“They might say: ‘I’m not comfortable with that. I want to have them commute,’ which is still a revenue loss for us. Or they may have them sit out for a semester or a year until this thing really clears.

“So, there’s all that complexity, which is really hard to plan for.”


Being a private school means you don’t get (as much) public money — and that means big problems in times like these. At least that’s the premise. Leahy doesn’t necessarily think that’s true.

“This is one of those times when I’m glad that a lot of my budget is not reliant on public funding, because I just don’t know how easily that’s going to materialize,” he said.

Monmouth’s Woodrow Wilson Hall.

The pandemic has hurt finances more in a different area: fundraising.

It’s the most important job of a school president, but it’s one Leahy said he has put on hold.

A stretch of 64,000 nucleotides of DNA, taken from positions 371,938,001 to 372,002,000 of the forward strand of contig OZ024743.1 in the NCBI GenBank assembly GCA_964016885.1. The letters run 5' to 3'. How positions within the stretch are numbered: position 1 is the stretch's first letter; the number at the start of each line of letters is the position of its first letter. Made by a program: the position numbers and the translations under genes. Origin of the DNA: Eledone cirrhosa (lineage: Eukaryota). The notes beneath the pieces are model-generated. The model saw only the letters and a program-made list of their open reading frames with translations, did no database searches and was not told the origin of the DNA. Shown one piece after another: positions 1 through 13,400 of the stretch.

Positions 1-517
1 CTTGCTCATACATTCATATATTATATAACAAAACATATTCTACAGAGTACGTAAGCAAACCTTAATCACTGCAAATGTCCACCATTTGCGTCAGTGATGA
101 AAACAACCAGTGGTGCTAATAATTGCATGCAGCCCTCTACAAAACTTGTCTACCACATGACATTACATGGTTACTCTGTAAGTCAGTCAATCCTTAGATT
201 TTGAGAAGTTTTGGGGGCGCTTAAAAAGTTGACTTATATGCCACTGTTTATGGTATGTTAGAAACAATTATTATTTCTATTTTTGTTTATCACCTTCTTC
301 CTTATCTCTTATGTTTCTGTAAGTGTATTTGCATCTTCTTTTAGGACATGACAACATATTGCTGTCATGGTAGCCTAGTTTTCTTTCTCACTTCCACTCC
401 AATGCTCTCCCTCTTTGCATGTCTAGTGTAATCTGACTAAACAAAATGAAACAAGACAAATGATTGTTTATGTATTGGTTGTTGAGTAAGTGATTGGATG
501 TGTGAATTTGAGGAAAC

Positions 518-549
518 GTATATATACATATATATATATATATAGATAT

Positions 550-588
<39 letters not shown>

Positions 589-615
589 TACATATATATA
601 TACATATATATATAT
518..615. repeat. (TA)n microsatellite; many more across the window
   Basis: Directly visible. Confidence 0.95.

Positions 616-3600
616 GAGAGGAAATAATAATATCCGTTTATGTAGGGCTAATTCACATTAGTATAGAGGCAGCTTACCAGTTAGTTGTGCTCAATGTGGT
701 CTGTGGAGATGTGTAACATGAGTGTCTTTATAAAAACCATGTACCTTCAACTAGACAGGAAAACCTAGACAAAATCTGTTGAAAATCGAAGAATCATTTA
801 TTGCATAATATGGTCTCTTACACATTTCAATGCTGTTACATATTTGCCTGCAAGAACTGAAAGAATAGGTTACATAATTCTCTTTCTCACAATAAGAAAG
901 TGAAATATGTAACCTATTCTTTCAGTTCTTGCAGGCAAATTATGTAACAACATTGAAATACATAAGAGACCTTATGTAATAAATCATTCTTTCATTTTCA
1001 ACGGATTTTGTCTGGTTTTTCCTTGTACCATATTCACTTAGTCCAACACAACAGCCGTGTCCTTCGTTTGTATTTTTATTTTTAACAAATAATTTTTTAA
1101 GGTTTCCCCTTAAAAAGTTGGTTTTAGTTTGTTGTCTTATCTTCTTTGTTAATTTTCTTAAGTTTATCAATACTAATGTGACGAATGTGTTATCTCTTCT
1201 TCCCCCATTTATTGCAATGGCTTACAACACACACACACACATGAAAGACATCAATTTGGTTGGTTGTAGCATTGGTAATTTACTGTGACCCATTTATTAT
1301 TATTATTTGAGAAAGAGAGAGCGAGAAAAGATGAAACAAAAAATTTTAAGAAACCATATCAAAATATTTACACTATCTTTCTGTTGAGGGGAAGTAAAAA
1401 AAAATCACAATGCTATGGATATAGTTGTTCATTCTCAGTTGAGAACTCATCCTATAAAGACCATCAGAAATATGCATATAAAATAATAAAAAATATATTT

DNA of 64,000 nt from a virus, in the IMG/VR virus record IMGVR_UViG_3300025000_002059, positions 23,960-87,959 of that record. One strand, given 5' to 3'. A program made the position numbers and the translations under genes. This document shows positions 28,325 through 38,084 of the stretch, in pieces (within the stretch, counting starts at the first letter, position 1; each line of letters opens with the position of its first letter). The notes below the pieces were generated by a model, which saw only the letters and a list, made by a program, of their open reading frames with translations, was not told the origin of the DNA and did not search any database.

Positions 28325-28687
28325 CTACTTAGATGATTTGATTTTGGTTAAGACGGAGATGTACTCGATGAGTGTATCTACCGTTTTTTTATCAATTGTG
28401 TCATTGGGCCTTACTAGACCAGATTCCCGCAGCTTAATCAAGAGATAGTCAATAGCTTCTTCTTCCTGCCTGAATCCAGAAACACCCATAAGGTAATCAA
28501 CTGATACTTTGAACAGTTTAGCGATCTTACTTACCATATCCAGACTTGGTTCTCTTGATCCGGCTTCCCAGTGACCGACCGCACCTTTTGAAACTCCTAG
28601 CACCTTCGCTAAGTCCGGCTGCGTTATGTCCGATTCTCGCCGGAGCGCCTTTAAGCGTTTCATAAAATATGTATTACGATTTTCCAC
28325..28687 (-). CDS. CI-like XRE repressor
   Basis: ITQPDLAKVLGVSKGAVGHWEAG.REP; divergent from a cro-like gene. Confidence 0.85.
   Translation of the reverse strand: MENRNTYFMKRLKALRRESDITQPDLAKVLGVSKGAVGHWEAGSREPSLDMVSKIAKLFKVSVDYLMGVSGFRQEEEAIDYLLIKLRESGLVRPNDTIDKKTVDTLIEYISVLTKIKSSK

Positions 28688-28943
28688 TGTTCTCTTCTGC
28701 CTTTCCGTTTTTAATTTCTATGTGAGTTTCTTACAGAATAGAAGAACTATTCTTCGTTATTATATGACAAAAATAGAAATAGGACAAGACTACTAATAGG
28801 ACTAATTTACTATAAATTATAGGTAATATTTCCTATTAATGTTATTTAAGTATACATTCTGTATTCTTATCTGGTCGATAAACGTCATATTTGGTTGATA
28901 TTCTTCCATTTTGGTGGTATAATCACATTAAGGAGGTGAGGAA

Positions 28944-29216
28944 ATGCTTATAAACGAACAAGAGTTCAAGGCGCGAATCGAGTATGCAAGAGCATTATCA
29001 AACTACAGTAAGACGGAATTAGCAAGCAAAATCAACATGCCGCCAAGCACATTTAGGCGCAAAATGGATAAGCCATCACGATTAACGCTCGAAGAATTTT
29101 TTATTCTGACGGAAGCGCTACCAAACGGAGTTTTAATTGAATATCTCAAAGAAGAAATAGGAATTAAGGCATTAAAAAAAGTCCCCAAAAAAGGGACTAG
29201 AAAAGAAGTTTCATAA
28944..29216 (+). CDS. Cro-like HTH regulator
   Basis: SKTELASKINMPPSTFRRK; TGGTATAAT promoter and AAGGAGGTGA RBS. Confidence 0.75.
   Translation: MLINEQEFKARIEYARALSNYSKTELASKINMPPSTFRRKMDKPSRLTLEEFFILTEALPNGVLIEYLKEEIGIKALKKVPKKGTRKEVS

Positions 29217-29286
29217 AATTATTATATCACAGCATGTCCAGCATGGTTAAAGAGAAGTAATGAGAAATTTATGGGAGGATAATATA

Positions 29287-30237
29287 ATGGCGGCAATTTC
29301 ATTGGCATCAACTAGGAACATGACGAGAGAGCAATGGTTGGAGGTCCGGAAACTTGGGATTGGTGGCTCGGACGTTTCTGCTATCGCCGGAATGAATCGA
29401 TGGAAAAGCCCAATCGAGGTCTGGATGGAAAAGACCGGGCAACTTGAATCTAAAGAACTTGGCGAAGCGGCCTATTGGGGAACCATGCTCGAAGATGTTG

“I just don’t think it’s good form for us to go out and ask people to support the university, given the fact that their portfolios are blown up and they’ve had their own challenges with their own families,” he said. “I want to be respectful of that.”

Leahy said the school will only take donations for one thing: The President’s Relief Fund, which is available to students with real hardships. Leahy said many don’t realize a Monmouth stat that makes him proud: A third of the school qualifies for Pell grants and nearly half are first-generation college students.

“I want them to know that their university is here for them,” he said.

Leahy makes it clear: Monmouth is financially strong. Perhaps not as strong as it was just a month ago, like every other institution, but strong enough that it can survive this.

He realizes other institutions will not. And he said it won’t be a matter of public or private, but a matter of survival of the fittest.

Leahy, in fact, felt that day of reckoning was coming — especially in the Northeast, where a noticeable drop in high school students meant some institutions did not have a bright future. Their demise, he said, will only be quicken by this crisis.